A Story of Love and Top Surgery in Words and Images

Kris said that he knows now that he stopped transitioning because he was terrified of never finding love as a transgender person. But only a couple months later, Kris would start a journey that would prove how very wrong he was.
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Meet Kris and Bridge, just a couple of newlyweds, giddy with love, who will celebrate their one-year anniversary this month. Although no two love stories are the same, Kris and Bridge's story is exceptionally special and exceptionally sweet. And what they have been through in the first year of marriage is exceptionally intense.


Kris was in a committed relationship and had a daughter with his partner when he realized that he was transgender. After reaching out to others in the trans community and a lot of "soul searching," he began transitioning from female to male in early 2013. By that summer, Kris and his partner had broken up.


Although Kris says that the breakup was not due to his transition, the breakup turned his world upside down, and he began to question everything, eventually returning to living as female.


Looking back, Kris said that he knows now that he stopped transitioning because he was terrified of never finding love as a transgender person. But only a couple months later, Kris would start a journey that would prove how very wrong he was.


After his breakup Kris joined OKCupid and met a beautiful girl named Bridge. Their love story began the first night they met, when they spent the entire night talking and talking and talking. Kris and Bridge couldn't get enough of each other and moved in with each other after only two weeks. Bridge says of that time, "He invited me in, and I stayed forever." Early on in their relationship, Kris told Bridge that he had tried to transition. Bridge was accepting, saying, "I didn't know then that the story of his transition would continue with me in his life, but I did know that the idea did not frighten or shake me." Kris was in love and describes the relationship thus:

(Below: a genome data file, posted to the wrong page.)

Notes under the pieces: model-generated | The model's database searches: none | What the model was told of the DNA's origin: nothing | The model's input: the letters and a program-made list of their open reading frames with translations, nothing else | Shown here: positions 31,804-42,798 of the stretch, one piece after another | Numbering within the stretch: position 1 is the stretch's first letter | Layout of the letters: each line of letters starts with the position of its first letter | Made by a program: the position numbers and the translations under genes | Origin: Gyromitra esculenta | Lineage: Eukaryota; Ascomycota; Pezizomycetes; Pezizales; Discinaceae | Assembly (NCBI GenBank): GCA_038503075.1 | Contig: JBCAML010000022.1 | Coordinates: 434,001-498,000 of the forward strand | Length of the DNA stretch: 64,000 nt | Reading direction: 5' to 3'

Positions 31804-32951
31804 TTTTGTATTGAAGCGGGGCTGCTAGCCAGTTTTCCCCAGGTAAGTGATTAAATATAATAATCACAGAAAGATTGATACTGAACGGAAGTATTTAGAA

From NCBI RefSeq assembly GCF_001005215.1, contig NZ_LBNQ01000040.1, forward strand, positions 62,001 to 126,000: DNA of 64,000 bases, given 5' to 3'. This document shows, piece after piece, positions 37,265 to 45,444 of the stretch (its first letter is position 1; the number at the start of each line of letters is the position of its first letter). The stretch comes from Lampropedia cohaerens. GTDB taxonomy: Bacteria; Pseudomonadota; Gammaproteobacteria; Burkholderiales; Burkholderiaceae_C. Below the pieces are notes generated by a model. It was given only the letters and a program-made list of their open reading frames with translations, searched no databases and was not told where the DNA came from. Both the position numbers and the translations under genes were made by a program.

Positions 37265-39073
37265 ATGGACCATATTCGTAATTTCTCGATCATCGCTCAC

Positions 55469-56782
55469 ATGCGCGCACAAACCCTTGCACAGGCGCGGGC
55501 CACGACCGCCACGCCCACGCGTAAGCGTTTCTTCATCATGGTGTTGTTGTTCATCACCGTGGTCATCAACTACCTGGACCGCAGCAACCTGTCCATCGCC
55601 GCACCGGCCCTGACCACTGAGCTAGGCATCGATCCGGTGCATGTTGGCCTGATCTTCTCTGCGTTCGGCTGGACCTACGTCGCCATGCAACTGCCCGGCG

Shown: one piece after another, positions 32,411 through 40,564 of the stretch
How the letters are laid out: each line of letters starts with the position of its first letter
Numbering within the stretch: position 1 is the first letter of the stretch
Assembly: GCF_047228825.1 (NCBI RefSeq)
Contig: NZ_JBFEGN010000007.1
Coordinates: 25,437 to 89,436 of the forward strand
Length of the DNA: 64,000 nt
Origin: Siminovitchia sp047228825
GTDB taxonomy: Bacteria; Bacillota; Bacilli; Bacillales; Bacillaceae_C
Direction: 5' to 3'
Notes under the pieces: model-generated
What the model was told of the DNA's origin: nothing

[W]e truly matched and complemented each other in ways I had never been with any other partner. We rushed -- I mean we really rushed -- our relationship: We got legally married after three months. Yes, it was crazy and irresponsible and the best decision I have ever made. We were, at the time, two lesbians delighted to be able to get married.



But soon Kris would start lying awake at night wondering, "What have I done?" Although Bridge knew that Kris had tried to transition before, they were now happily married as two women, and Kris tried to hide his inner turmoil from his wife. Kris was worried about how he would be perceived if he came out again and worried that Bridge would think he had led her on. He worried that people would take his example to argue that trans people choose these lives whimsically, and he cried all the time.

Finally, just two months after their wedding, Kris told Bridge, "I think I might be genderqueer." Slowly Kris opened up to Bridge more and more. To Kris' relief, they became closer and closer. A weight had begun to lift, and Kris could feel himself getting closer and closer to who he was born to be. Eventually Kris told his wife that he wanted to transition, and she did not just stand by his side but was proud to be his partner in his journey. Bridge gave Kris a masculine haircut and began exploring the dyke-butch side of herself. Bridge says:

It was all very freeing and mushy and gooey and lovely and sexual for both of us to open up and play with our presentations. We made love to each other like we were falling in love with ourselves. I feel like we found a lot of answers in our bed. I believe sex is a beautiful way to try out/try on gender and sexuality roles, and then take them out into the world as confidence. We talked about our processes endlessly, but it was a beautiful form of expression to then take our ideas to the bedroom in a very sex-positive way.